Some cats or dogs might take longer than usual to get comfortable with strangers. Let the animal approach them and give rewards and appreciation to encourage positive interaction.

    Introduce them to new places

    Just like introducing your pet to new people, introducing new places is also necessary. When you take your new kitten or puppy home, give them a small space to call their own. It will make them feel safe. Then gradually expose them to new places in the home. Once they get comfortable with places around the house, take them out for a walk or to a friend's house.

    Introduce them to other animals

    Choose animals that play well with cats and dogs to make it a positive social experience. While introducing your pet to other animals, keep them separate at first. Feed them on opposite sides of a closed door instead of side by side where they can make eye contact with each other. Once your pets eat their food calmly, begin face-to-face meetings. Keep it slow until they both get comfortable with each other.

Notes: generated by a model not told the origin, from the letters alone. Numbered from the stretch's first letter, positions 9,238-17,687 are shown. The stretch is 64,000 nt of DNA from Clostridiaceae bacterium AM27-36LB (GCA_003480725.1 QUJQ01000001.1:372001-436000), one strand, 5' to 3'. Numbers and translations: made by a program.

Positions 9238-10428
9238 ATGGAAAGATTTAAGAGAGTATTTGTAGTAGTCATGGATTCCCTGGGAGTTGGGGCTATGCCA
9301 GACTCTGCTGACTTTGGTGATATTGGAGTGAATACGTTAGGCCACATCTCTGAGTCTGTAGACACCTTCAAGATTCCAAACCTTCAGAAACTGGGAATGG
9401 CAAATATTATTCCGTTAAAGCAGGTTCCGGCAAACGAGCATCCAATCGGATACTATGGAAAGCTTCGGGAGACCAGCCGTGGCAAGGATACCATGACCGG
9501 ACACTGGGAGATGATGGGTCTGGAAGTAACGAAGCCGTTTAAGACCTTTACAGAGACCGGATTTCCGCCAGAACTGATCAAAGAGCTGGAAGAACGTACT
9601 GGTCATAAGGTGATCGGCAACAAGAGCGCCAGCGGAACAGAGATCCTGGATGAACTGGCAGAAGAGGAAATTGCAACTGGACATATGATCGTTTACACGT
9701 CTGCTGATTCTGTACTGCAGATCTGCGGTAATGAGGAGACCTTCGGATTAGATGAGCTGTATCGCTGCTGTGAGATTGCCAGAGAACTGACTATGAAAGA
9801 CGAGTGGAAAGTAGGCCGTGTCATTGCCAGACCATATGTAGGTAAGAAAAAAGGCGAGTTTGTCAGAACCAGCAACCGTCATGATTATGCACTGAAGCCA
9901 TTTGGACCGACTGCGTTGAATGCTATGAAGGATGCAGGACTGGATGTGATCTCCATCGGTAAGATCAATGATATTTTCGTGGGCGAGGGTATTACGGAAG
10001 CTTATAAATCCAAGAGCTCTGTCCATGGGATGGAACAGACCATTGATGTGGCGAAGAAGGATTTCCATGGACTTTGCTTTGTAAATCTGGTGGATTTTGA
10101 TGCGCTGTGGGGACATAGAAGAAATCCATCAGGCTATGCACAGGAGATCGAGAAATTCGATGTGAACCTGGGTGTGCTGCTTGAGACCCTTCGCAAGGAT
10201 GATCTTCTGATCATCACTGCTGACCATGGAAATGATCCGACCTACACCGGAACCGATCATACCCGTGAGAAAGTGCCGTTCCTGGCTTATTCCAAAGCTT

Introduce them to new things

    Get your pet familiar with a wide range of objects. Do not introduce them to several things at once and make it a slow process. Introduce them to new sounds, such as sounds from the TV or music playing device. Things that present new sights, sounds, or smells are useful learning experiences for your pets.

    Create new experiences

    Expose your cats and dogs to situations they will experience in the future. For example, grooming procedures, vet visits, being inside a carrier, car journeys, etc. If your pet becomes scared of new experiences, hold them and scale back to a more comfortable level. You can let them observe such things from a distance instead of participating.